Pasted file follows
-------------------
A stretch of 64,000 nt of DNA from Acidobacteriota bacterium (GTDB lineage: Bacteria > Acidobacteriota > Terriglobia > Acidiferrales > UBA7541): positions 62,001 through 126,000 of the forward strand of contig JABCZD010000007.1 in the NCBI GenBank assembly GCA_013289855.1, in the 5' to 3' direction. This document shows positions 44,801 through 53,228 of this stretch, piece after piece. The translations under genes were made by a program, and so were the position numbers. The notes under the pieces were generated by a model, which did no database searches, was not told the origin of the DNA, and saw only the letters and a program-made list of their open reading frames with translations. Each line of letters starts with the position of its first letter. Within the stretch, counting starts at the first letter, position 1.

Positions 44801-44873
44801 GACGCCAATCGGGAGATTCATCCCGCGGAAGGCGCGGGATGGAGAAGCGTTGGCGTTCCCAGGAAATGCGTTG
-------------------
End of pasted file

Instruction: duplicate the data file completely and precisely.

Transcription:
A stretch of 64,000 nt of DNA from Acidobacteriota bacterium (GTDB lineage: Bacteria > Acidobacteriota > Terriglobia > Acidiferrales > UBA7541): positions 62,001 through 126,000 of the forward strand of contig JABCZD010000007.1 in the NCBI GenBank assembly GCA_013289855.1, in the 5' to 3' direction. This document shows positions 44,801 through 53,228 of this stretch, piece after piece. The translations under genes were made by a program, and so were the position numbers. The notes under the pieces were generated by a model, which did no database searches, was not told the origin of the DNA, and saw only the letters and a program-made list of their open reading frames with translations. Each line of letters starts with the position of its first letter. Within the stretch, counting starts at the first letter, position 1.

Positions 44801-44873
44801 GACGCCAATCGGGAGATTCATCCCGCGGAAGGCGCGGGATGGAGAAGCGTTGGCGTTCCCAGGAAATGCGTTG